“We’re still evaluating and learning how to use that,” he says. “I would say early read is it makes it easier for our kitchens to execute. So, we know that’s a win for us. And that’s going to pay off long term.”
KDS is a key part of Empower Delivery’s value proposition. A spin-off of ClusterTruck, the vertically integrated virtual restaurant, Empower Delivery is a software company that powers delivery-centric restaurants.
“KDS is critical to making the system work,” CEO Meredith Sandland says. “And that’s because it’s the KDS that is communicating to the different workers at the different stations when to do what.”
Sandland describes Empower Delivery’s software as holistic. While taking orders from customers, managing kitchen stations and routing drivers, the software remains constantly resource-aware.
“So, it integrates the consumer journey, product journey and the logistics journey all into one system. As a result, everything is timed to perfection, meaning that there’s no latency in the system,” she says. “There’s higher utilization. As a result, it’s more profitable, it’s faster, the consumer gets a fresher, hotter product. No one’s ever waiting.”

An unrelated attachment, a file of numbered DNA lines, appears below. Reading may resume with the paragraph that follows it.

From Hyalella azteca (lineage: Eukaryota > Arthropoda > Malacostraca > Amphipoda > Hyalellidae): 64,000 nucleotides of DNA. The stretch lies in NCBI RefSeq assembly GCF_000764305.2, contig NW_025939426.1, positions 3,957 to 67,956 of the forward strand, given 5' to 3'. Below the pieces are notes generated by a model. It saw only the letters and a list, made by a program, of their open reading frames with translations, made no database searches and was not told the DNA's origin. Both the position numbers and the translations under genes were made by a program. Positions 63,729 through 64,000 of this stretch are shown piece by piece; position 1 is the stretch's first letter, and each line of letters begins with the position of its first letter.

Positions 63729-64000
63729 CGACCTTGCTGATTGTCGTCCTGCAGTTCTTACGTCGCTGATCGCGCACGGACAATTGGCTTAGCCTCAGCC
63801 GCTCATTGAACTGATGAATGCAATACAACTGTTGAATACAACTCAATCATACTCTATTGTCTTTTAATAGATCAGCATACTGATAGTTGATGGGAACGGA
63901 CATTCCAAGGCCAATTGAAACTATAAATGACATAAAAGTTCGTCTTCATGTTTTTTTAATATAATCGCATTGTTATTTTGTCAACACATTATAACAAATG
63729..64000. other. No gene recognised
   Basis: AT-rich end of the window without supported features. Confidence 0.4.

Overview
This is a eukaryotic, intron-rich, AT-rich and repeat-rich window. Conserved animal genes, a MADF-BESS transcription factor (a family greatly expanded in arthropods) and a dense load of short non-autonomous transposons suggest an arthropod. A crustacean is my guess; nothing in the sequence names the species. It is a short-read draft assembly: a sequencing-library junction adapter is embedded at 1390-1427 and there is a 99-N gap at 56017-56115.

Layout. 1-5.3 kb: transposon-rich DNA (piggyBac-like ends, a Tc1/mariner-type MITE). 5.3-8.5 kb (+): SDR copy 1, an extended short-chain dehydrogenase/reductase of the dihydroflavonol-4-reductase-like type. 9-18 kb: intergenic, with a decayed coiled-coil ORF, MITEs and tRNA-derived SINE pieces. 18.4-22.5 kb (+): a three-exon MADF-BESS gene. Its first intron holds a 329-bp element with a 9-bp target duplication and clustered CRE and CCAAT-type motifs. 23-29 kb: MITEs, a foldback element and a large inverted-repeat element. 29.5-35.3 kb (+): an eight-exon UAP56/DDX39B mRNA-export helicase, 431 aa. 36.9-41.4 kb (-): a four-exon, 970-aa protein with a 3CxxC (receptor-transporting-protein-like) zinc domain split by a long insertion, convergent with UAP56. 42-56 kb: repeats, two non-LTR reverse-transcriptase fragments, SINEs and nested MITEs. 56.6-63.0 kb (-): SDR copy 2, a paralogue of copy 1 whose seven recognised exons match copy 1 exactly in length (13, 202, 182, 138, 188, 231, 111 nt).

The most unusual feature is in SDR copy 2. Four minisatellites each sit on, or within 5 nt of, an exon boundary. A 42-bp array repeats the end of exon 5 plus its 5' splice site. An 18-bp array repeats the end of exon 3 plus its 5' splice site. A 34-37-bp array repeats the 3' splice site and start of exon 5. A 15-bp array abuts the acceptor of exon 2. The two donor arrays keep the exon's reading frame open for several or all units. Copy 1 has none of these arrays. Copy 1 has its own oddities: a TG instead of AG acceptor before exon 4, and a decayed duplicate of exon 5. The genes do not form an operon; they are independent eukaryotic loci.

In practice, the software does what other KDS systems do: it tells the kitchen to fire a burger a few minutes before building items that take less time like sandwiches or salads. But it also keeps constant track of delivery driver availability. That means if no drivers are expected to be available soon, orders won’t appear in the queue. That reduces stress in kitchens—a lesson first learned at ClusterTruck. Each day, the virtual brand’s downtown Indianapolis kitchen pumps out more than 1,000 orders, including many large group orders.
“You would think oh my gosh, it would be crazy, right? They’d be like shouting at each other and dropping things and wondering where stuff was all the time. And it’s not. It’s absolutely silent, super calm. Everyone’s just jamming away doing their thing,” Sandland says. “And the reason is because they’re only being asked to do the immediate next thing that needs to get done and so there’s no stress of like a backup that they can’t do anything about.”
Over time, the software can also learn about variances across locations, which may have different staffing abilities and physical layouts. If pizzas, for instance, take longer in some kitchens, the software can adjust accordingly. Sundland says the software was built with an eye toward a more automated future.